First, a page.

A poll that had seemed to show a shifting race really didn’t show much change at all.
A new look from U.S.C. tracking. On Monday, the U.S.C.-Dornsife tracking poll released a new cut of its data. The results were eye-popping: It turns out that its previous poll results didn’t mean what many people — including me — thought they meant. The new results are good news for Joe Biden.
This is not an ordinary tracking poll. It’s a panel survey, which means respondents are contacted repeatedly. The benefit of a panel survey is potentially significant: If the results change, it’s because the attitudes of the respondents change, not because of changes in the composition of the sample. This was an ominous sign for Mr. Biden: His lead in the survey fell to just seven points, down from 12 points, from Sept. 11 to 17, suggesting a tightening race.
But it turns out that the U.S.C. pollsters were doing something odd. They showed their last seven days of results, but interviewed each respondent only once every two weeks. The problem is that one week of respondents was relatively favorable to Mr. Biden, just by chance, while another was relatively favorable to President Trump. As a result, U.S.C.’s results oscillated between a wide Biden lead and a tighter race, depending on whether the last week of interviews was the good or bad week for Mr. Biden. It turned the poll’s potential biggest advantage — the ability to track change over time — into a liability.
Today, U.S.C. released the results over two weeks, not just one, and they tell a totally different story. The poll now shows a fundamentally stable race, with Mr. Biden maintaining something like a 10-point lead, rather than a volatile race that has swung from Biden plus-13 to Biden plus-7 and back. With U.S.C. showing less change, an important point in the case for substantial tightening can be crossed off the list. Mr. Biden’s lead bounced back to seven points in our average as a result.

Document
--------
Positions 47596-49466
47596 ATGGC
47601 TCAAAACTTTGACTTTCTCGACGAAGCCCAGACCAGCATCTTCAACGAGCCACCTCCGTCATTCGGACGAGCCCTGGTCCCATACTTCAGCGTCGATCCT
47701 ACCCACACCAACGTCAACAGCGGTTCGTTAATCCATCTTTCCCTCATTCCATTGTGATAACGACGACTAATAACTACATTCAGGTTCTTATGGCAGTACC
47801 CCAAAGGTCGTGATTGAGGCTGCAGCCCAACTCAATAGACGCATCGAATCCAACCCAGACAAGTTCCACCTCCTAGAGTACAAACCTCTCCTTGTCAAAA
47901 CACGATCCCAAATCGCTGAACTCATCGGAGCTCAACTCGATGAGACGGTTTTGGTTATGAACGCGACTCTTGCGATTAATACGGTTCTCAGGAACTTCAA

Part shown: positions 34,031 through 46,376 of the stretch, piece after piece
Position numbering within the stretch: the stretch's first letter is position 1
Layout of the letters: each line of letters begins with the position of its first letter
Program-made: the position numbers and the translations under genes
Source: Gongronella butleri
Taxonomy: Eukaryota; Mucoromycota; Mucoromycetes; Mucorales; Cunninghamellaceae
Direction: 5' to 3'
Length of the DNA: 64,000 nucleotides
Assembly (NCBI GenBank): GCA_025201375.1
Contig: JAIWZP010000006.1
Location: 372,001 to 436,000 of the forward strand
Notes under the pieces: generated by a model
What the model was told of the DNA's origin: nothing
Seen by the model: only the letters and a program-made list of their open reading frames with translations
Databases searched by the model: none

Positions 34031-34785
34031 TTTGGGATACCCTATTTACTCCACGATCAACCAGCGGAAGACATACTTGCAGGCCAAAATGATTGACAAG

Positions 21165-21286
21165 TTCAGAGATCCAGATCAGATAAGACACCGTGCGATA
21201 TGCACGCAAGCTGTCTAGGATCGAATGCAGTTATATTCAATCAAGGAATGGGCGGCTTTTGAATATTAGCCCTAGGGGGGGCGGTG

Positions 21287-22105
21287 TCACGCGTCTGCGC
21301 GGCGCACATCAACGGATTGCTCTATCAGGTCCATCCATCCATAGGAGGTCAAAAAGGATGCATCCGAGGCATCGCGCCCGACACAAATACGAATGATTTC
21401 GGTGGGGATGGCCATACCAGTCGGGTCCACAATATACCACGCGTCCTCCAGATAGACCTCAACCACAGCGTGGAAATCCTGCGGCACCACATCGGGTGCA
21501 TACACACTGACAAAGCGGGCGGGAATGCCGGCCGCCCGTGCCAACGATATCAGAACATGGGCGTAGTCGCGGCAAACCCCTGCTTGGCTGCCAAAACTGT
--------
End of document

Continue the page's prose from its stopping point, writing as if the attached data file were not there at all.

Nope, still no shy Trump voters. There has been no shortage of articles about the possibility that President Trump’s supporters are part of a silent majority that, as a group, do not reveal their true vote intention to pollsters. Morning Consult decided to put the theory to the test, and today released the results of a new experiment.
It found a group of voters online, then conducted the survey with half of the respondents over the phone and the other half online. If voters were afraid to divulge their support for the president, the theory goes, perhaps Mr. Trump would have more support online, where supporters wouldn’t have to express their views to a person on the phone.
The survey found that it didn’t make much of a difference. (It did make a difference for some socially awkward or possibly embarrassing questions, like those about people’s personal finances or attitudes about discrimination.)
It’s still possible that such voters exist. Even if they don’t, the polls can be wrong for all sorts of other reasons. But there’s really just no serious evidence to support the idea that these voters exist in meaningful numbers, and there was no such evidence in 2016, either.
A look ahead to the bottom of the table. So far, we’ve mainly focused on the states likely to decide the race. This week, the polls seem poised to focus on a different group of states: those that are highly competitive and yet unlikely to tip the election, like Georgia, Iowa, Ohio and Texas. The reason is simple: If Mr. Biden were to win them, he has probably won already. He has probably won Arizona if he’s won Texas; he has probably won Wisconsin if he’s won Iowa; he has probably won North Carolina if he’s won Georgia.
You can find these states at the bottom of our poll average table on this page. As you can see, Mr. Biden could easily win these states. And if he did, it would be a blowout.
On Tuesday, we’ll get an Atlanta Journal-Constitution poll of Georgia. At some point soon, we’ll get the presidential results from the vaunted Ann Selzer poll of Iowa.
To this point, polling in these states has been highly competitive. We’ll see what the results suggest.
State of the race at the end of the day: It still seems like a comfortable Biden lead.